4.00     Geoff West (London), The Spanish and Portuguese Manuscripts of Frederick William Cosens (1819-1889)

4.45     Susan Reed (London), Fraktur vs Antiqua: a debate in the London German press in 1876.

The Seminar will end at 5.30pm.

The seminar is free and all are welcome, but please let the organisers, Susan Reed (susan.reed@bl.uk) and Barry Taylor (barry.taylor@bl.uk) know if you wish to  attend. 

Vignette 10003.w.4.
Vignette from Cornelio Desimoni, Nuovi studi sull'Atlante Luxoro (Genoa, 1869) 10003.w.4.

 

09 April 2018

French 18th-Century Books with Colour-Printed Illustrations in the British Library

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In the long 18th century, colour-printing techniques changed the ways in which information could be communicated. British Library collections of French books illustrate these seismic shifts, and highlights from its collections will be showcased in the study day 18th-Century Colour-Print Cultures, involving nine London collections, which is part of the conference ‘Printing Colour 1700-1830’ (10-12 April 2018, Senate House, University of London).

0PC1700-1830-Programme-27 Mar 2018a (2)

Following technical innovations in printmaking processes in various European countries in the first half of the 18th century, colour printing flourished in France from the 1740s. It waned shortly after the beginning of the French Revolution, but French single-leaf colour prints were, and still are, very collectable because of their outstanding technical qualities and highly fashionable subjects.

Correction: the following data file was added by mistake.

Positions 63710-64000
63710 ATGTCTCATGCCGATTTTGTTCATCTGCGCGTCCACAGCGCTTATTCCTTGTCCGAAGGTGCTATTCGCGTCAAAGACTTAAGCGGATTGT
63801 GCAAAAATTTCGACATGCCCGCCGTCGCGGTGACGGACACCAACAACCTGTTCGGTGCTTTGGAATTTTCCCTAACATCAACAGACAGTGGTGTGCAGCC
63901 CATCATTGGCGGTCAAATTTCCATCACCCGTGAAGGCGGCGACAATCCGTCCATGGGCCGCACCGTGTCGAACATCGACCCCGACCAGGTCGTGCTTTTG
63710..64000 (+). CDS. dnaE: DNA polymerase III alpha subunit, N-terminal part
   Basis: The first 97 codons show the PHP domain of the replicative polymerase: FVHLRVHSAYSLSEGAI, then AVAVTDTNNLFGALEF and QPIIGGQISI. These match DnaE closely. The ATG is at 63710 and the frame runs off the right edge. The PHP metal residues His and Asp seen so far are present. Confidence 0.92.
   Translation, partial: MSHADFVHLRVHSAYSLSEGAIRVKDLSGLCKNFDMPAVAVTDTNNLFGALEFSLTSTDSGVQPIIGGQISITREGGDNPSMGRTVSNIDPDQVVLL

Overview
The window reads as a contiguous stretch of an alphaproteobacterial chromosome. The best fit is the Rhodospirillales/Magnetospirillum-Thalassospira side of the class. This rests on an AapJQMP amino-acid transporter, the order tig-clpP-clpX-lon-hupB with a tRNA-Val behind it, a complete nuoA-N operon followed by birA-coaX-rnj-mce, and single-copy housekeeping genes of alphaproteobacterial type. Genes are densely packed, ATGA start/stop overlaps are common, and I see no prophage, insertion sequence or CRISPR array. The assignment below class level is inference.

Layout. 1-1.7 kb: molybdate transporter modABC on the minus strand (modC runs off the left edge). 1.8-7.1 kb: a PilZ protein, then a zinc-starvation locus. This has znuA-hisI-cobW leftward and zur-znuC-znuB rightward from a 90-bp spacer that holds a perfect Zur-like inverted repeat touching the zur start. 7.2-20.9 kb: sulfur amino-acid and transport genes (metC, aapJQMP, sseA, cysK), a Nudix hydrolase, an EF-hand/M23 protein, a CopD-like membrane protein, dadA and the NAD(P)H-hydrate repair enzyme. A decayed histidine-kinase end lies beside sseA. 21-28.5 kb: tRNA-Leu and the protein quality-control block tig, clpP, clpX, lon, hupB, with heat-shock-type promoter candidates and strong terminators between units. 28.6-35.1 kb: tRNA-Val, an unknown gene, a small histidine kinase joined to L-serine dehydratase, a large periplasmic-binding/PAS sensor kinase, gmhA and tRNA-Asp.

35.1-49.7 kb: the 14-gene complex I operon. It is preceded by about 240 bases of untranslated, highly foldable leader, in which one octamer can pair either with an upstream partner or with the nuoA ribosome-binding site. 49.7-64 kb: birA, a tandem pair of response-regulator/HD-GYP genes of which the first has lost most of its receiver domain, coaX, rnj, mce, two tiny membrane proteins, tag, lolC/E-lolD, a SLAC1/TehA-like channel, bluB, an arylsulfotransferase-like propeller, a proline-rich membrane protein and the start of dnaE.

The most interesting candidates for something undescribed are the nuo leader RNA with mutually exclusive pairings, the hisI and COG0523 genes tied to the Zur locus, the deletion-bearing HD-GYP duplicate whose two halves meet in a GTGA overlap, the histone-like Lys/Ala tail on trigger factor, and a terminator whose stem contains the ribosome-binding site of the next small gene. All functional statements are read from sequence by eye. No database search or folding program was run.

Until the introduction of chromolithography  in the middle of the 19th century, French intaglio colour printing was dominated by illustrations about natural science. Colour printing was rarer in other disciplines, such as medicine, and it was briefly used to illustrate novels around 1800. Scientific illustrations in intaglio (etching and engraving are far more detailed than relief techniques, like woodcut) were first colour-printed in Holland, England and Germany in the early 1700s. By the 1780s, French engravers, printers and hand-colourers were producing the most refined scientific images in Europe, particularly in botany and zoology. They still faced strong competition internationally, especially from England and Germany, but the quality of their designs and colour-printing techniques was renowned.